In USSR when I grew up, it was a common folk remedy (which seemed to work) to use raspberry jam (usually with tea) as fever reducer.

Specifically, it caused you to sweat a lot, not sure if that was supposed to be a side effect or an actual mechanism of lowering the fever, but the heavy sweating followed by reduced fever seemed to work at least in my anecdotal case pretty reliably.

This still seems to be a common belief.

Is there any research proving or disproving that?

  • Soing searches in Russian shows that the supposed active chemical that would work is Salicylic acid. Not part of the claim, but may help people searching for answers? – user5341 Feb 17 '19 at 0:23
  • That's interesting, I've heard similarfolk remedy claims regarding blackcurrant (черная смородина) and its leaves with a similar application and a similar effect. It's worth noting that for many "relevant" diseases simply drinking extra hot water is beneficial; and both raspberry and blackcurrant are also considered good sources of vitamin C (perhaps a deficiency in historical regional diets?). – Peteris Feb 17 '19 at 3:15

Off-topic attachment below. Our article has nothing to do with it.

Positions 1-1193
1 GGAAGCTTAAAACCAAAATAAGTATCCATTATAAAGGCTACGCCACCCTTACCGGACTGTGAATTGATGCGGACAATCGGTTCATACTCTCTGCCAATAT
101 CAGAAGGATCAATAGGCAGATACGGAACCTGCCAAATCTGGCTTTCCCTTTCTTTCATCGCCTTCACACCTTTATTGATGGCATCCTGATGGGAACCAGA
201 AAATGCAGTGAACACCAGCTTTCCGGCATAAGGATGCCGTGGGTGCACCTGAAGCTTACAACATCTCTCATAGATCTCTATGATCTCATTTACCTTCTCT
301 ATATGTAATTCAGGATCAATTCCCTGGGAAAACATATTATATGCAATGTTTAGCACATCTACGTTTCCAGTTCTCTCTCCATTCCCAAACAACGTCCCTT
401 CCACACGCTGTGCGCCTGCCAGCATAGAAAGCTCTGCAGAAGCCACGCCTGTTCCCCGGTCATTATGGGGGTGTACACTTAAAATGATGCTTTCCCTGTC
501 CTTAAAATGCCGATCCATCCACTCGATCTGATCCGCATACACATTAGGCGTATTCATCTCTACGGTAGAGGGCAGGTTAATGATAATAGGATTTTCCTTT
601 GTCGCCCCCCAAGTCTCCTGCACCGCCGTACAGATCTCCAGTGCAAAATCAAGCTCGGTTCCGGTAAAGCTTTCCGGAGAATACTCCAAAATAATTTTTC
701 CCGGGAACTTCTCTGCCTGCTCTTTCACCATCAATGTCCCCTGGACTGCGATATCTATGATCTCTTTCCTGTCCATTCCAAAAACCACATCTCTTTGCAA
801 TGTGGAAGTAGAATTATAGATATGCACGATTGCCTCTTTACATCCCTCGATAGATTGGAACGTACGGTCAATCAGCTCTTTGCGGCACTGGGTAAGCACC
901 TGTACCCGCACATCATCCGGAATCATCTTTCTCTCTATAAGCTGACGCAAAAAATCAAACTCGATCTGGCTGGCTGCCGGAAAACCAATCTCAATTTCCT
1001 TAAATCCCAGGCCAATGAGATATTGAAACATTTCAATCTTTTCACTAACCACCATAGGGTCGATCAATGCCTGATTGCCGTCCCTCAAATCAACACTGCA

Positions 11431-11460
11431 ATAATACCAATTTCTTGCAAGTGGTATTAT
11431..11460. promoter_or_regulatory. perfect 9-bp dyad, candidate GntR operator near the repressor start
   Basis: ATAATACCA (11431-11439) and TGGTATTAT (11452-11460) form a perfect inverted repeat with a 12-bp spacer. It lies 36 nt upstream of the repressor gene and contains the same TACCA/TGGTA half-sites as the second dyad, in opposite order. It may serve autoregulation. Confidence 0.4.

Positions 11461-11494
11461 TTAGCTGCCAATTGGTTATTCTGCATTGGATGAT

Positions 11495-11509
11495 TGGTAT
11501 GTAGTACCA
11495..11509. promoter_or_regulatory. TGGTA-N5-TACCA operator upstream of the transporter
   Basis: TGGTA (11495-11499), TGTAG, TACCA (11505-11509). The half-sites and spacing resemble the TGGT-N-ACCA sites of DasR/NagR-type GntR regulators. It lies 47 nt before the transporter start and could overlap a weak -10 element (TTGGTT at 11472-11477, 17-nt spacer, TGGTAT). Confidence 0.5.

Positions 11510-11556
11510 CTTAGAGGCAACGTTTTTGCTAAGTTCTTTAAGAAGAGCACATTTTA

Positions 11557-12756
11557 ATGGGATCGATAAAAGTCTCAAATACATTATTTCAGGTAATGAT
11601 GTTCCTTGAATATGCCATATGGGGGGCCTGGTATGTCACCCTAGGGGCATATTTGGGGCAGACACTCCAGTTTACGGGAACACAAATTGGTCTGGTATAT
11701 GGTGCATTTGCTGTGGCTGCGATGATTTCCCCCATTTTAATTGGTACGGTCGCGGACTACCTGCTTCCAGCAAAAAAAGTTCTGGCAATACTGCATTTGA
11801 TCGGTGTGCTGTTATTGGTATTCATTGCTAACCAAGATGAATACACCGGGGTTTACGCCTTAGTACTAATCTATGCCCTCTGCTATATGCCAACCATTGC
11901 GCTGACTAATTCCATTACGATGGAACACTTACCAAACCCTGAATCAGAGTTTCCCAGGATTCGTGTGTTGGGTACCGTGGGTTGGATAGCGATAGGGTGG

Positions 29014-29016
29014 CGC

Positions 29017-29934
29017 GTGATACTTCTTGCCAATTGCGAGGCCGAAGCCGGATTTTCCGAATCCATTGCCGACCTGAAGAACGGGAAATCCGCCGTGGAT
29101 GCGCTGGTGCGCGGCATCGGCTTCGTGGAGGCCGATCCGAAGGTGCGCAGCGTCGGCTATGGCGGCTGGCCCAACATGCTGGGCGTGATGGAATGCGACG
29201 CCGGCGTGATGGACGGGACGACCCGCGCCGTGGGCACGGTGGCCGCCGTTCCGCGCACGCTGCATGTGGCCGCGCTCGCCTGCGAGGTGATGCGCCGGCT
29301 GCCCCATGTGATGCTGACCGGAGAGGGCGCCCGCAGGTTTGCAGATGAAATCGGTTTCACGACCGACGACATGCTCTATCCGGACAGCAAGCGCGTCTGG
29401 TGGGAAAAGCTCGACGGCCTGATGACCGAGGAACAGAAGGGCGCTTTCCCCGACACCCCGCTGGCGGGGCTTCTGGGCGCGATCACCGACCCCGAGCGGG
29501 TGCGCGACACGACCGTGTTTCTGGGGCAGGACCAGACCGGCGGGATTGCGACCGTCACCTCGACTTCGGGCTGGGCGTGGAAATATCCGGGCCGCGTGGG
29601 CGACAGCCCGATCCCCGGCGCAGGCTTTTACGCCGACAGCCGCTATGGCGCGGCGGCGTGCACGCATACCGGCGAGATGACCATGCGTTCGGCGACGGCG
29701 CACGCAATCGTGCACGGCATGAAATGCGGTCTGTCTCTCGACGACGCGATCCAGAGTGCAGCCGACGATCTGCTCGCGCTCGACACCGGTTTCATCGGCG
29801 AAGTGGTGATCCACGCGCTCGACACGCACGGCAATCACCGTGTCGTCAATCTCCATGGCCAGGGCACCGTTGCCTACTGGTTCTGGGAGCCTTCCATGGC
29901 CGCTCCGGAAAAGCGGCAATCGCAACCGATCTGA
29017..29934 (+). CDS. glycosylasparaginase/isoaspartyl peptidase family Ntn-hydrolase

• Drinking hot fluids such as tea can cool you down in some circumstances, through evaporation of sweat. Sugar (sucrose, fructose) may also have a direct effect in some cases – Henry Feb 17 '19 at 14:07

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